ANCIENT STORIES, MODERN SEAS

September 3 → 8:00 pm8:45 pm

Oceanographer Dr Neil Banas looks at how a story by a master Haida mythteller, Skaay, reflects the marine ecology on the North Pacific Ocean’s edge. “He managed to capture the dynamics of ecosystems at the ‘edge of chaos’ in his mythic frame with an accuracy that mathematical modellers still struggle to duplicate.”

THE SWEET SOUNDS OF THE SYNTHEZISER

September 3 → 9:00 pm10:30 pm

A group of synthesizer players in the north has been meeting online to play together through the pandemic and inspire each other, and this evening they’d like you to join them to listen to a mixture of pieces and find out more about the workings of synthesizers and their rich range of relaxing and sometimes ethereal sounds.

CLOSE TO WHERE THE HEART GIVES OUT

September 4 → 11:30 am12:15 pm

That’s the title of Dr Malcolm Alexander's book, looking back at a year in the life of an Orkney doctor, in Eday in the 1980s. He joins us to reflect on the work of an island GP, living in the heart of the community, coping with the medical and emotional challenges and the varied situations that can emerge with weather or wildlife.

SAILING NEOLITHIC SEAS

September 4 → 3:30 pm4:15 pm

To reach Orkney in Neolithic times meant building vessels strong enough to cross the Pentland Firth and safely carry cattle and timber as well as people. This requires substantial ship design and boat-building – but how? Biophysicist Dr Mark Cooper of the University of Washington has looked at ancient seacraft designs in many places.

THE QUEEN OF SCIENCE

September 4 → 9:00 pm9:45 pm

Mary Somerville was an astronomer, a mathematician, and a gifted writer. She carried out research into light and magnetism, pioneered new applications of mathematics to astronomy, and wrote textbooks and popular science books that achieved great success. She did all this despite being mainly self-taught, at a time when education for women was not encouraged. She was born in Jedburgh in 1780, the daughter of a Vice-Admiral, she spent her early years in Burntisland, Fife, and went on to become recognised as one of the most remarkable people of the 19th century. Cartographer Ian Archibald tells her story.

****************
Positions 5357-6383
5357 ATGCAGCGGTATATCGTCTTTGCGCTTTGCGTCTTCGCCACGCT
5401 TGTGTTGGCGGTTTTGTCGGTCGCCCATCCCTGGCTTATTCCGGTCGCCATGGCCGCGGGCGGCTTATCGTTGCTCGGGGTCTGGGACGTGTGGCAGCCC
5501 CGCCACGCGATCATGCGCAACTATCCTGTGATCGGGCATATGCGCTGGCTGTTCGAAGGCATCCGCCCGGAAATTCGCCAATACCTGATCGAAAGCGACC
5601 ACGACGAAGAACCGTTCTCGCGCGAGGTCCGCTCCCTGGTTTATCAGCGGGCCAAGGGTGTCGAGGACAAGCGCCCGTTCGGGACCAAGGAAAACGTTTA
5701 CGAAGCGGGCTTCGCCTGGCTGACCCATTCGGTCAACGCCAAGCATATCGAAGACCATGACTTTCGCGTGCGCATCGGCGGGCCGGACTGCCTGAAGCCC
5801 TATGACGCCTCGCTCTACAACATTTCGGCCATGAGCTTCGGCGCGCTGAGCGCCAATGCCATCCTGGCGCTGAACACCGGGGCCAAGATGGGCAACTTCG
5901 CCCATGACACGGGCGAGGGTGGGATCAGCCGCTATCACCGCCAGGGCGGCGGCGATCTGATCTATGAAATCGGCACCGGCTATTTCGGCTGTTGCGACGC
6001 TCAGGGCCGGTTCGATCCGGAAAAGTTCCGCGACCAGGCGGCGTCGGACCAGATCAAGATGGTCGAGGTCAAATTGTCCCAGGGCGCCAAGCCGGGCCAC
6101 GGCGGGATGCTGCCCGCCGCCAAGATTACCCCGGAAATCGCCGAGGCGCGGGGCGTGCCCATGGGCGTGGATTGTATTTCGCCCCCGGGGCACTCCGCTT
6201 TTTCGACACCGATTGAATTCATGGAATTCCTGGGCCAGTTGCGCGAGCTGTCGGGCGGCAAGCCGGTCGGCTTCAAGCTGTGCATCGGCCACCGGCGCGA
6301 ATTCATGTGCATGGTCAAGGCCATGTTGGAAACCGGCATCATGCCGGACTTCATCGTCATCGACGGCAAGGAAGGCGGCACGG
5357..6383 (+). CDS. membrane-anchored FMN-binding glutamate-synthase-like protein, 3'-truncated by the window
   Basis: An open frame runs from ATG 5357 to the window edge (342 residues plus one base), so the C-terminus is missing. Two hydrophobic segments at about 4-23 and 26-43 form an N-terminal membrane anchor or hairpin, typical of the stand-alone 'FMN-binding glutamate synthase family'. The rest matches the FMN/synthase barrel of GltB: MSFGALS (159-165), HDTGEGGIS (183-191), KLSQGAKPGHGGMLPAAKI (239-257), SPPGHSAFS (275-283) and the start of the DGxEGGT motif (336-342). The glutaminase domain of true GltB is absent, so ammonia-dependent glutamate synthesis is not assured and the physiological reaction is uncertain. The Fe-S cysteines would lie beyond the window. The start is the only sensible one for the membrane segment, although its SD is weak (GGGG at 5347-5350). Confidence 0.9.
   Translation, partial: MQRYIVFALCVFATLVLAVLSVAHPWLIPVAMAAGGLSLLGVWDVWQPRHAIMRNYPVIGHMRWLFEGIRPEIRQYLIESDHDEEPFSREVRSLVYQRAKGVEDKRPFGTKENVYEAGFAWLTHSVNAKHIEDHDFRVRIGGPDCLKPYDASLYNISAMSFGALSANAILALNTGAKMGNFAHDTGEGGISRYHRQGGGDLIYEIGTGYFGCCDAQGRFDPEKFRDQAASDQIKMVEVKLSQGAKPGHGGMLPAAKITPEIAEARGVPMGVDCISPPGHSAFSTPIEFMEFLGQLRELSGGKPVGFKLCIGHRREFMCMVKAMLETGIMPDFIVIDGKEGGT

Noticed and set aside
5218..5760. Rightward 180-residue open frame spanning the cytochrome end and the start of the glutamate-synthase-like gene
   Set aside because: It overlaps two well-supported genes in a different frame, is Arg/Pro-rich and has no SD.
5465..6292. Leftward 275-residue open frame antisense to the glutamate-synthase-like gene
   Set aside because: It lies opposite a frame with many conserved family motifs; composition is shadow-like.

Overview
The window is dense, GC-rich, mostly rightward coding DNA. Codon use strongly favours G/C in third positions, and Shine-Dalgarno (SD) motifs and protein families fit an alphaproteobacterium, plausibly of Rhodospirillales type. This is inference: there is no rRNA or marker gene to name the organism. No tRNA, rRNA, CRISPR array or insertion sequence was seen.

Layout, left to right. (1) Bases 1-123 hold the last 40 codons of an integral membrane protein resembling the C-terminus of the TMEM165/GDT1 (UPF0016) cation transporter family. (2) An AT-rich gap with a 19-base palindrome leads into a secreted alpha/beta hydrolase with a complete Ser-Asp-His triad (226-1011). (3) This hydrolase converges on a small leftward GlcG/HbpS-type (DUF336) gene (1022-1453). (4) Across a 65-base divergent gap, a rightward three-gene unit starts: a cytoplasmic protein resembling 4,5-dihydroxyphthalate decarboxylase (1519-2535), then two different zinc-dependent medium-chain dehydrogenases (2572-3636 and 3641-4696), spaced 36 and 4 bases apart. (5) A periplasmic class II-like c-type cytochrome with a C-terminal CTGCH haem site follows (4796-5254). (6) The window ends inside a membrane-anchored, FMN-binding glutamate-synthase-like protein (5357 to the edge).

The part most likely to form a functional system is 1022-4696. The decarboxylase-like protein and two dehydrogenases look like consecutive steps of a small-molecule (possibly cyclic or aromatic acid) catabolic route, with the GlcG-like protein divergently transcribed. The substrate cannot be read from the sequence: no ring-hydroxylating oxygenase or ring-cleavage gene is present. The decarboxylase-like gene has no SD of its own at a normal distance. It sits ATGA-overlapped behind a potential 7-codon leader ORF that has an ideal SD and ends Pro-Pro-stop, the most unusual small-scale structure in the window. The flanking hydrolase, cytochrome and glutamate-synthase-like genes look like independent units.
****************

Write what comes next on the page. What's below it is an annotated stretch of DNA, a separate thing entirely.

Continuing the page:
THE YEAR WE ALL WENT BACK

September 5 → 10:00 am10:45 pm

Will things ever get back to what they were before Covid? “I don’t think they will,” says epidemiologist Prof. Mark Woolhouse of Edinburgh University, “but that may not be all bad news. We have to do better next time, so let’s start thinking about future pandemics, the challenges they may present and how we should prepare.”

THE CLOCK, THE FAX AND THE CAITHNESS GENIUS

September 5 → 3:30 pm4:15 pm

The technology of the fax machine was invented and patented in 1843 by a crofter’s son from Watten in Caithness who had left school when he was 12. Alexander Bain was a clockmaker’s apprentice in Wick when he was inspired by a scientific lecture in Thurso on electricity – as John Mellis, author of Scotland’s Science, describes.

TUNE THE CAT’S WHISKER TO 2LO

September 5 → 5:15 pm6:15 pm

It’s 100 years since public service broadcasting got under way with the BBC’s transmissions from 2LO in London. Prof. Tom Stevenson tells the story of early radio with its powerful transmitters sending signals for reception on crystal sets with cat’s whiskers and early thermionic valve wireless sets, and shows some of them in action.

RISING TIDES

September 5 → 9:00 pm9:45 pm

Orkney's story started with hunter-gatherers some 10,000 years ago. This discovery of a long-lost past is due in particular to Caroline-Wickham Jones. Prof. Richard Bates and Prof. Martin Bates from the Rising Tides project team describe her work, including investigations in the Bay of Firth and the Stenness and Harray Lochs.

The Xerces Blue was the first North American butterfly to become extinct. The California Condor became extinct in the wild. But, as Barry Thomson of West Valley College, California, describes, that wasn't the end, thanks to museum genomics – using DNA from museum specimens to provide vital information on genetic identity.

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NEXT EVENTS ON

BRINGING THE LIGHT BACK

August 31 → 6:00 pm7:30 pm

WALK: MULL HEAD CIRCULAR

September 1 → 11:00 am3:00 pm

ENGINEERING THE FUTURE

September 1 → 11:30 am12:30 pm